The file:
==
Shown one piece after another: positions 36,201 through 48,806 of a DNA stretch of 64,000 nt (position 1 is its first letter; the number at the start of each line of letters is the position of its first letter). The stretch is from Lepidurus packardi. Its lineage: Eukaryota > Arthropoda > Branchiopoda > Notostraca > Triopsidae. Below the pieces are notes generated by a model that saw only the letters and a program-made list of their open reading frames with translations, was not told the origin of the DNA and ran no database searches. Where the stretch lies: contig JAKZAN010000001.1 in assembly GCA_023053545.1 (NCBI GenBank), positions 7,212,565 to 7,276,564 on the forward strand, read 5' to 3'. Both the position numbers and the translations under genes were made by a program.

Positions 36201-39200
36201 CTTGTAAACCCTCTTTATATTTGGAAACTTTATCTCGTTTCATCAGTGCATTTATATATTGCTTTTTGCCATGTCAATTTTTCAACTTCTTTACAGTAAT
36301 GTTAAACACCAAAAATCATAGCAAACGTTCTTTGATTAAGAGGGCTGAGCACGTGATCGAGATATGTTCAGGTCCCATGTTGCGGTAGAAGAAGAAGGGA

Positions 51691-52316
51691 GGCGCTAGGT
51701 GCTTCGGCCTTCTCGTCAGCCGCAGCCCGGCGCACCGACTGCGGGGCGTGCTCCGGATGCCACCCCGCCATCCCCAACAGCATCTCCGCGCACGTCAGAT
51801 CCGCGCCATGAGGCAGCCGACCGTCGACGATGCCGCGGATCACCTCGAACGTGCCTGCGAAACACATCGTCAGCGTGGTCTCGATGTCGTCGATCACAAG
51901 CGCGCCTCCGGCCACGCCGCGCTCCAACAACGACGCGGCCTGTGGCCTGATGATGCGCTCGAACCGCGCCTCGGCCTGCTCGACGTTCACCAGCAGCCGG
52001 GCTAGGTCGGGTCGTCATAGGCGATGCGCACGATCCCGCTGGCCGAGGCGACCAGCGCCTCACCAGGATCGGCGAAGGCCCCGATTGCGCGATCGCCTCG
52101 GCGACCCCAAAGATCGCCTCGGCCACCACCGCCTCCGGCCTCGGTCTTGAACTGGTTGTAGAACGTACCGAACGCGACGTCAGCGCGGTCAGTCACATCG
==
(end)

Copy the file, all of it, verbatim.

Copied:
Shown one piece after another: positions 36,201 through 48,806 of a DNA stretch of 64,000 nt (position 1 is its first letter; the number at the start of each line of letters is the position of its first letter). The stretch is from Lepidurus packardi. Its lineage: Eukaryota > Arthropoda > Branchiopoda > Notostraca > Triopsidae. Below the pieces are notes generated by a model that saw only the letters and a program-made list of their open reading frames with translations, was not told the origin of the DNA and ran no database searches. Where the stretch lies: contig JAKZAN010000001.1 in assembly GCA_023053545.1 (NCBI GenBank), positions 7,212,565 to 7,276,564 on the forward strand, read 5' to 3'. Both the position numbers and the translations under genes were made by a program.

Positions 36201-39200
36201 CTTGTAAACCCTCTTTATATTTGGAAACTTTATCTCGTTTCATCAGTGCATTTATATATTGCTTTTTGCCATGTCAATTTTTCAACTTCTTTACAGTAAT
36301 GTTAAACACCAAAAATCATAGCAAACGTTCTTTGATTAAGAGGGCTGAGCACGTGATCGAGATATGTTCAGGTCCCATGTTGCGGTAGAAGAAGAAGGGA

Positions 51691-52316
51691 GGCGCTAGGT
51701 GCTTCGGCCTTCTCGTCAGCCGCAGCCCGGCGCACCGACTGCGGGGCGTGCTCCGGATGCCACCCCGCCATCCCCAACAGCATCTCCGCGCACGTCAGAT
51801 CCGCGCCATGAGGCAGCCGACCGTCGACGATGCCGCGGATCACCTCGAACGTGCCTGCGAAACACATCGTCAGCGTGGTCTCGATGTCGTCGATCACAAG
51901 CGCGCCTCCGGCCACGCCGCGCTCCAACAACGACGCGGCCTGTGGCCTGATGATGCGCTCGAACCGCGCCTCGGCCTGCTCGACGTTCACCAGCAGCCGG
52001 GCTAGGTCGGGTCGTCATAGGCGATGCGCACGATCCCGCTGGCCGAGGCGACCAGCGCCTCACCAGGATCGGCGAAGGCCCCGATTGCGCGATCGCCTCG
52101 GCGACCCCAAAGATCGCCTCGGCCACCACCGCCTCCGGCCTCGGTCTTGAACTGGTTGTAGAACGTACCGAACGCGACGTCAGCGCGGTCAGTCACATCG